THE RIVAL CLAIMANTS. CHAPTER III. APIER THE S(RANOE MARRtAO. For a moment that seemed to each like an eternity, Loid Treshman and the Lady Kathleen.regarded, each other through the deiep gloom-of the lonely Scottish church in an appalled and awful silence. The Ipriest crept down from his desk and stood in-the background of the group, Spale with sudden alarm. . His sister and her ladyship's maid drew also silently nearer. But the figure of the strange and sinister intruder who had usurped Lord Tresham's place at the altar and tricked him of his bride, did not change in his attitude of triumph. The pale, faint gleams of moon light that stole in through the dim and dusty windows showedthroogh the thick bahadows. themeyinyaxs ,n meilo.thaL. corved his lips, overspread' his face, and gleamed mockingly from iii ayes. Lord Tresham as yet paid no heed to this man. He had eyes only for the bride who had been stolen from him-for the white and 'trembling Kathleen, whose anguished, incredulous face was turned to him in desperate pleading and despair. " What does this mean ?" his lordship asked at last, in a strange and husky voice, breaking the terrible silence. "Speak, in Heaven's name, Kathleen l" "Idon't know l" answered the Lady Kathleen, in a wild, broken voice. "1 thought it was ycu, my lord. Until you came in, I had not detected the cheat. The church was so dark, and I was so agitated, and I looked for no one but yon-" His lordship set his eth together, and drew his breath hard. He turned abruptly from the Lady Kathleen to the priest. "How is it, Mr. Cowan. " he asked, still in that husky voice. "Is-is her ladyship married .r Mr. Cowan, a naturally timid man, who was overwhelmed with distress at the strange turn affairs had taken, bowed his head in assent. There was a moment's pause. Then his lordship spoke again. "Is the marriage legal?" he asked. The Lady Kathleen lifted her drooping head with a thrill of reviving hope. The priest hesitated, then replied in a distressed voice: "This is a terrible situation, my lord. Idon't know what relief the laws of Eng land will yield her ladyship, but I nam con strained to say that I believe this nmar riage to be legal." A low mocking laugh c2me from the strange bridegroom. That laugh aroused the tiger in the breast of the cheated lord. He was tempted to spring upon Iis enemy in a deadly assault, but he csontrolled his pas. sions with a powerful effort, and address. d himself again to the clergyman. "Does not the fact that this miscreant impersonated me invalidate the mar riage I" he asked, with supernatural calm ness.. "The lady had' no inteition of marrying him, and even the Scottish law cannot hold her bound I" "I have never known a case just like this," said the clergyman, " but marriages are valid when one of the contracting parties conceals his or her identity under an assumed name, the other party believ ing the name to be the true one. In this ecse we have a gross fraud, but I firmly believe her ladyship to be legally bound." " I do not I" cried Lord Tresham. "No law can uphold this fraud and deceit. The Lady Kathleen will never drag this experience linked with her name into a divorce court. She repudiates his fraudu lent marriage. It shall be as if it had not been. We will take our places before tho altar, and you shall marry us now-" "I cannot!" interrupted the priest. nith agitation. "'I dalre not, my lord I The Lady Kathleen is already married. Let her seek justice at the proper tri. bunal. To marry again. with thes nmar riage ;:snannuilld, would be to commit big my." Again the sinister bridegroom laughed mockingly. Lord Tresham turned abruptly upon his enemy, and for the first time looked at hint fully, keenly and squarely. Until this moment hs had been so absorbed in the wreck of his happiness, and in his own and the Lady Ktthleen' despair, as to pay but little heed to hint who had wrought all this misery. But now he seemed to arouse himself like a lion from a tratce. The light in the dim old cltu:oel was so faint and gloomy that he could not make oistthe man's features distinctly. But he saw that he. was tall and mtosstly built, with a heavy, massive frame that seemed a perfect torehouse orf strength. Like Lord Tresham, the tman was attired in black. His face. seeo indlietinctly through the gloom, was not unliske that of the man .ise had ss, foully tsrsmsated. Lord Tresh!?m moved a step nearer to him, a paIsionate fury whitening his face and glowintg fierily in his gyres. " This matter is to be settled between you and mte. then?" cried his lordship, 'ie cely.. . 'teri"ilril, na'eil -tonapp-altu - the law. I will.undertoke torid.theLady'l Kathleen of your claiml--" " Not here !" interrupted the clergy man, in a pansic. "Do not't profane the house of .Gi by unseemly violence. Come with me to the manse, and we will discu-a's the matter atd see what can be done. Let me conduct you, my poor Lady Katlhleen." He gave his arm to the Lads Kathleen, who clung to it, shrinking close to ,his. side; ansd he then led her from the chulch. Lord Tresham walkcd at" Kathleen's other side as sne having the right. Close behind him came Miss COwan and the Lady Kathleen's maid, and the sinister man who had wrought so asuch evil. But once outside the old cliurch and be yond the church-yard, Lord Tresham halted abruptly on the moonlit.. sward, and faced his enemy with a face so white and stern and savage that the LadyKath -leen also came to a h:lt. ititering;a low cry of terror. iss, Cowvan echohed the -Thiis is no place for you,"' said MIr. Cowa., aldrcssing his ~idetcr. " Go hack Sto tihe manso, asls take hler lidyshlp's Smasid with you." _ :" Miss C,,an nbhyrdc and walked-away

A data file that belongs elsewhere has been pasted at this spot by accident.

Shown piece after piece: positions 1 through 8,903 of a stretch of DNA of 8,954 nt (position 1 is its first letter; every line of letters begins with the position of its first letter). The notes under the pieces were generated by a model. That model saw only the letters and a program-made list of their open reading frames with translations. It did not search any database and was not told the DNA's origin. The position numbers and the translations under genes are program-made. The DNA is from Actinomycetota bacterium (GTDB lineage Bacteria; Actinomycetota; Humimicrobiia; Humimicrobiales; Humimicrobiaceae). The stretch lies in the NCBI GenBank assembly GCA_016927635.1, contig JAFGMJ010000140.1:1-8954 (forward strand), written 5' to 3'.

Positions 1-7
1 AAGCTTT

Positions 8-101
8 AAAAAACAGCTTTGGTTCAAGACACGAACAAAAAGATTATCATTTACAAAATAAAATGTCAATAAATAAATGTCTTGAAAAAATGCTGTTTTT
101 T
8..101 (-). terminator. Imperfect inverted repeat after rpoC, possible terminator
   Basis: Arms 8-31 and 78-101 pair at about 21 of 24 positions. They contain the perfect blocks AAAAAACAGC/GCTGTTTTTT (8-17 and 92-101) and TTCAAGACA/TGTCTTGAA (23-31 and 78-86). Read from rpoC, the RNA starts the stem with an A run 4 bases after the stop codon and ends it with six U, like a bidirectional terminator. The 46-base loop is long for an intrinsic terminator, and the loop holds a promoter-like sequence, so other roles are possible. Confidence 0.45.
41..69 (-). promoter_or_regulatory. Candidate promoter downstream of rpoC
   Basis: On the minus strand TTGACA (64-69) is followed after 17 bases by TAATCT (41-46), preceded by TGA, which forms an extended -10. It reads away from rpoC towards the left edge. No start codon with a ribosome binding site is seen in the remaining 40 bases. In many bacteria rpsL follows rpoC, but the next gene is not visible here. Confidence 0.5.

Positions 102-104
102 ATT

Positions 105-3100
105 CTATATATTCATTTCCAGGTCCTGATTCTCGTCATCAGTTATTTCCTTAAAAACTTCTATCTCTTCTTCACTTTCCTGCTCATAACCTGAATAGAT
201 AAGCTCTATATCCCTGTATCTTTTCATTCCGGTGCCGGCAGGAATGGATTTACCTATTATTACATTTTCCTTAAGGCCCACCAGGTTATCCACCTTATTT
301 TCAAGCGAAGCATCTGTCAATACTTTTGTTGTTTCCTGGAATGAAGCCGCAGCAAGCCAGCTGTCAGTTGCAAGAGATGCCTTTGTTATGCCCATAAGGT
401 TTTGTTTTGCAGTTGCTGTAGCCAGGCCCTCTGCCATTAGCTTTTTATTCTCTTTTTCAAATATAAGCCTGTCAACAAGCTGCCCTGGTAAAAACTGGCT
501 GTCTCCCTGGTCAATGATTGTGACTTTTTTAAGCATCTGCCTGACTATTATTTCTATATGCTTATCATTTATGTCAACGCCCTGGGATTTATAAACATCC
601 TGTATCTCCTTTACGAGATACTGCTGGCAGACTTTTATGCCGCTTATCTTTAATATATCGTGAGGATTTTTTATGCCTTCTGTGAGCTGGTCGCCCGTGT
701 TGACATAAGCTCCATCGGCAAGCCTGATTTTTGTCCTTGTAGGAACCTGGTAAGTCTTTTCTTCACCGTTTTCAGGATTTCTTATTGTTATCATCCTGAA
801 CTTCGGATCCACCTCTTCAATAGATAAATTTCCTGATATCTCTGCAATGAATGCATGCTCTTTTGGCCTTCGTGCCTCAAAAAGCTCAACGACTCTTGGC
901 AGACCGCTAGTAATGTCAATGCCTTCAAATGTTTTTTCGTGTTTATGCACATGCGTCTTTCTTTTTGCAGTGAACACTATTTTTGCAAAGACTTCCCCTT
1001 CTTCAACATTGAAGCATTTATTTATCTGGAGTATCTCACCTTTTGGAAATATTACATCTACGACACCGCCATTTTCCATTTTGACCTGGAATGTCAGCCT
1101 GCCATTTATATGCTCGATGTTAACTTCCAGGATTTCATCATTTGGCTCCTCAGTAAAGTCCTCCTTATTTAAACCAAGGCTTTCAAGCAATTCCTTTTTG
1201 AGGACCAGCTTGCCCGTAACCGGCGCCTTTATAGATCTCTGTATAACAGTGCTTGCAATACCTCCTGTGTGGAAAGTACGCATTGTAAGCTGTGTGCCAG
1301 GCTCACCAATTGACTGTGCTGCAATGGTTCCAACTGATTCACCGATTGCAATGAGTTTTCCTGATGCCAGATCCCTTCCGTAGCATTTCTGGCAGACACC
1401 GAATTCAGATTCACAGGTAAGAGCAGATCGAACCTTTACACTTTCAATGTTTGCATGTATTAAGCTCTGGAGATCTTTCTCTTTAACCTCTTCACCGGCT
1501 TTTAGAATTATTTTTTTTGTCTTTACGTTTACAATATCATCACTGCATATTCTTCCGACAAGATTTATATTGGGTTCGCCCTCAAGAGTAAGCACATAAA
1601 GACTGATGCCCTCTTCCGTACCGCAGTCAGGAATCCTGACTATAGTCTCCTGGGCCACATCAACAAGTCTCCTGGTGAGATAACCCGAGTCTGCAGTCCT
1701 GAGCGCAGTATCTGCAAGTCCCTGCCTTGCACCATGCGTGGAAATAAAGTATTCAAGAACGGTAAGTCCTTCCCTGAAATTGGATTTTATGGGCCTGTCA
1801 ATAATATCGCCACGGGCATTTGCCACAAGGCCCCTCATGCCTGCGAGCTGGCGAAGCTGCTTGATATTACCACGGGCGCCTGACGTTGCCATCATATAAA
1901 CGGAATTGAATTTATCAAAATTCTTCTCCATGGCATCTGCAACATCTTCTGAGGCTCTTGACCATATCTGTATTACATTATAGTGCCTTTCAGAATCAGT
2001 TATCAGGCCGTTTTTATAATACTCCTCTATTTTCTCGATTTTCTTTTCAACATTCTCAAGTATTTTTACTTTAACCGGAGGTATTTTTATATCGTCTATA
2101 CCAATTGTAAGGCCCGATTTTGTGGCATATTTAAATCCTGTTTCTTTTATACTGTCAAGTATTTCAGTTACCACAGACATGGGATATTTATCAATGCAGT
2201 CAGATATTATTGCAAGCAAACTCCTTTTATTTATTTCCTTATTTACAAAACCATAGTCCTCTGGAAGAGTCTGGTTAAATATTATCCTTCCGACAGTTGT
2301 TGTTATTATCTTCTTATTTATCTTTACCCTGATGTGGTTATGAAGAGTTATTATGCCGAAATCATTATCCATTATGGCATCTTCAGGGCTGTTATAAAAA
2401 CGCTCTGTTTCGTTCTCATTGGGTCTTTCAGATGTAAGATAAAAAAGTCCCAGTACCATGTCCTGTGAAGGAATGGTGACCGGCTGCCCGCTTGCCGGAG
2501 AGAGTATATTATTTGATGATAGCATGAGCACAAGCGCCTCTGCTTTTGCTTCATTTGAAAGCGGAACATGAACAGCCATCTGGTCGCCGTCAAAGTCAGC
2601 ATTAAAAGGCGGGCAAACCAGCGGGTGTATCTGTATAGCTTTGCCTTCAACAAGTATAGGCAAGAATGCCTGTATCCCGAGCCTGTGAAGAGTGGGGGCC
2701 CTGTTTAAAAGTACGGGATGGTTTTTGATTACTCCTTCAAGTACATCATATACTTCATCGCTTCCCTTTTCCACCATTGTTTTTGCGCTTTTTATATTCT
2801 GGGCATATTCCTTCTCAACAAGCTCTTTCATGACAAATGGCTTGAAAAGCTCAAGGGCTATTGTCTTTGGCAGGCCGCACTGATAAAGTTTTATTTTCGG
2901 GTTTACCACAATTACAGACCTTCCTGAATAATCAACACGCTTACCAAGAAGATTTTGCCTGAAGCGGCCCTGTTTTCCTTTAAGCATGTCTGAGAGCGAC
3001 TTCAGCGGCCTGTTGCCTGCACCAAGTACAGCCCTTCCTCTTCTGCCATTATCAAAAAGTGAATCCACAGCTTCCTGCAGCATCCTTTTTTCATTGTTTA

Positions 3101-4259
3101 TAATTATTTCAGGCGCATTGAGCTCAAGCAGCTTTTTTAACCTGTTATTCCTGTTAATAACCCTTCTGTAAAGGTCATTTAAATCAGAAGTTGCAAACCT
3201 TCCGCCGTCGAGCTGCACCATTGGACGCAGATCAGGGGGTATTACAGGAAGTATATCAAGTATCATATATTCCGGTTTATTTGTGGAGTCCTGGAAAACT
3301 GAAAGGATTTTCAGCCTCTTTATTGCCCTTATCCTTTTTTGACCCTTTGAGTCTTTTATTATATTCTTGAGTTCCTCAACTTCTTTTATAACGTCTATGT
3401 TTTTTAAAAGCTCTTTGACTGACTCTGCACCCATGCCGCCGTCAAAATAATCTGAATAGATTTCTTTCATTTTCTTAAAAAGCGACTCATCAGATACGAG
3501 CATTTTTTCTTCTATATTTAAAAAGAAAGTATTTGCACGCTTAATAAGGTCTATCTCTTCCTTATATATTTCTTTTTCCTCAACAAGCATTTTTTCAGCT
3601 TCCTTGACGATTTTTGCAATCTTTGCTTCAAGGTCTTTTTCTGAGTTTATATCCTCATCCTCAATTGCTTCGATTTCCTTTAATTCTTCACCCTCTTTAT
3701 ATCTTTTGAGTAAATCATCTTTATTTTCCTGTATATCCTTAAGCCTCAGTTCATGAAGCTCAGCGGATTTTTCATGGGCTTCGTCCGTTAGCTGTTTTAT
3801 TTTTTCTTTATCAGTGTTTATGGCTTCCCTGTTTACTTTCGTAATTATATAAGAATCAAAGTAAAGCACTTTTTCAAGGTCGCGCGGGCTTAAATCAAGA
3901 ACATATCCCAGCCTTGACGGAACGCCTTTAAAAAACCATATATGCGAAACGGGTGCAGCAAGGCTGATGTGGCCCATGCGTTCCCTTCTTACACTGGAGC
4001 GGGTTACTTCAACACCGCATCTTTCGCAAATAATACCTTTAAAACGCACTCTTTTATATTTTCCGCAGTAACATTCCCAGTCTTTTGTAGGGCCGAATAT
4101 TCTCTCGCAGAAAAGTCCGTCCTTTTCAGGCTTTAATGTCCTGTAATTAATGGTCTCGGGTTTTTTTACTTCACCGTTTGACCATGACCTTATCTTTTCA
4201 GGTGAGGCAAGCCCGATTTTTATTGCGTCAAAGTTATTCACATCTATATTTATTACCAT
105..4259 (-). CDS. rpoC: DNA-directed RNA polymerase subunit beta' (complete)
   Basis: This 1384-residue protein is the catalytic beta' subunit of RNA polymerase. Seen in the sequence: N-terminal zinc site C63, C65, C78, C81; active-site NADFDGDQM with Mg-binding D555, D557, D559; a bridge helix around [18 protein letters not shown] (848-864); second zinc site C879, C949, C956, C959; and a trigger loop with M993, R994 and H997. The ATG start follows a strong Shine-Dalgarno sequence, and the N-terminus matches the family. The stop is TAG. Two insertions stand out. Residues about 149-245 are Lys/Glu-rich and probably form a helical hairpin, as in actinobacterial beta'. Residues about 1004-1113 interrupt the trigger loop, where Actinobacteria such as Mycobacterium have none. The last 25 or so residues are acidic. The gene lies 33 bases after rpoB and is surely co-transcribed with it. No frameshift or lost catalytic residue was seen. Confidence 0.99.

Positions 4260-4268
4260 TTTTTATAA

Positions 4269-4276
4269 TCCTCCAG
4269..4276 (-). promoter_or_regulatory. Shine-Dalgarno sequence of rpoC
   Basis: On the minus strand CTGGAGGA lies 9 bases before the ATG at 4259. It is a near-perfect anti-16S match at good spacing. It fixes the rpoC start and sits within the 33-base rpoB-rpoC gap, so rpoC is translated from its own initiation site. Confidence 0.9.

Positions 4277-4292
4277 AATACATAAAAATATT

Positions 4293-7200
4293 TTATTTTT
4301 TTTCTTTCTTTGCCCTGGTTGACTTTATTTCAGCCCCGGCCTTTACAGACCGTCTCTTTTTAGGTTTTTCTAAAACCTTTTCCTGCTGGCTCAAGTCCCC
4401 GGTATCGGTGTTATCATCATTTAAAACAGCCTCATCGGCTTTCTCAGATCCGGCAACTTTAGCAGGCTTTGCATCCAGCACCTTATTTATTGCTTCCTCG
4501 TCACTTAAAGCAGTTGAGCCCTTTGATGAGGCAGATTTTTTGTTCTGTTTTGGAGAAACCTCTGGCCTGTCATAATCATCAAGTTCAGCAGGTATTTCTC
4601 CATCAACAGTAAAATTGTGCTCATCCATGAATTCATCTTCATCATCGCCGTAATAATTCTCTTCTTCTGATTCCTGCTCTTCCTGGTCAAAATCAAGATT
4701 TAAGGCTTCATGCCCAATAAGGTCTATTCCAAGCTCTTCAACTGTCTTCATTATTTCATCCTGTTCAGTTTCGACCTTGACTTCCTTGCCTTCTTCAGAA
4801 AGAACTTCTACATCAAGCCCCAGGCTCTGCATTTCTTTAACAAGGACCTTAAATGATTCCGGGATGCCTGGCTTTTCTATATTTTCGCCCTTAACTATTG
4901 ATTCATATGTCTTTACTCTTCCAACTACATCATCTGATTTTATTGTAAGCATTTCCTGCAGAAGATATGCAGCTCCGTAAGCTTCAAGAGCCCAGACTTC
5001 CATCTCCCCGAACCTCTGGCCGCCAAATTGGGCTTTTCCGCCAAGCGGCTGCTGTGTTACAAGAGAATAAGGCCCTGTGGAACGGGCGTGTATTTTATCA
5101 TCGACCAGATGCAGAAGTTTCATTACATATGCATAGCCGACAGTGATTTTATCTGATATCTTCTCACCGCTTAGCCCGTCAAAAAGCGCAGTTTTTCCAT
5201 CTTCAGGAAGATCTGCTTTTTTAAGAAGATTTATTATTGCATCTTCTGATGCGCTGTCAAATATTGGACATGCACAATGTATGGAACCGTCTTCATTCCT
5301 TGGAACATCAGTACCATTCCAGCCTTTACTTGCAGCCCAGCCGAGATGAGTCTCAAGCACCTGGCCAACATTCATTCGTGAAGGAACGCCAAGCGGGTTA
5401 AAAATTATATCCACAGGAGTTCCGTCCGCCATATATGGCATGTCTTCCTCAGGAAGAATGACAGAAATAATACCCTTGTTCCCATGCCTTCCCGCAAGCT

accompanied by the L dy Kathleens maid. The chief actors in ihelittle tragedy were thus left to themsel es. "Now, sir," cried " ,ord Tresham, fiercely, advancing a few steps nearer his enemy, "we will settle tlWe matter. But first tell me who you are." His eyes fairly blazed as they acruti nized the face of Kathle. n's bridegroom. His lordship had been fo: three years her ladyship's constant suitor and had known all her London friends. Yethe hadnever seen this man before. Her acquaintance with him, he rapidly thought, must have been very secret, or of a remote date. His fierce gaze photographed the man's face upon his soul forever. It was an evily handsome face, and as different from Lord Tresham's, now when plainly seen in the moonlight, as dark ness is different from light. .Except in the dark old church; under circumstances of peculiar agitation and anxiety, he oould never have passed himself off as Lord Tresbam. He was dark-browed, with black hair, bold,black eyes, a sallow complexion, wicked-looking mouth, half hidden in the forest of black beard which fell in chaggy lengths low on his breast. This heard he had carefully tucked under the lapel of his coat when he entered the church; but it now made its escape, constituting one of his most prominent features. "If you wish to know who I am, my lord," he said, "I have already told you that I am the husband of the Lady Kath leen Conner. If I had not been married to her to-night, but had simply appeared at your bridal, my very anreence mu-st have prevented your ariiage iag t hibr. If you desire further information in regard to me, permit me to refer you to my charming bride. Kathleen I" Hespoke her name imperiously. Some thing in his tones seemed to touch some hidden chord in her ladyship's soul. She started from Mr. Cowan's arm, and looked up wildly, as she might have looked upon one who had risen from the grave. " Nicol l"she faltered, recoiling several paces, her face whitening with an awful horror. "My God I Nicol Bassantyne 1" "Nieol Bassantyne, at your service I" said her bridegroom, his evil face all aglow with exultation. "You seem sur prised to see me, Kathleen I" The Lady Kathleen uttered a wailing, anguished cry. "Alive!" she whispered. "I thought you were dead I Oh, Heaven l pity me l" She tottered back, clinging to the arm of the priest for support. Her lovely face was blanched to a dtath pallor. Her blue eyes were full of wild horror. Lord Tresham forgot his own anguish and wrongs in her utter misery. (To be continued.)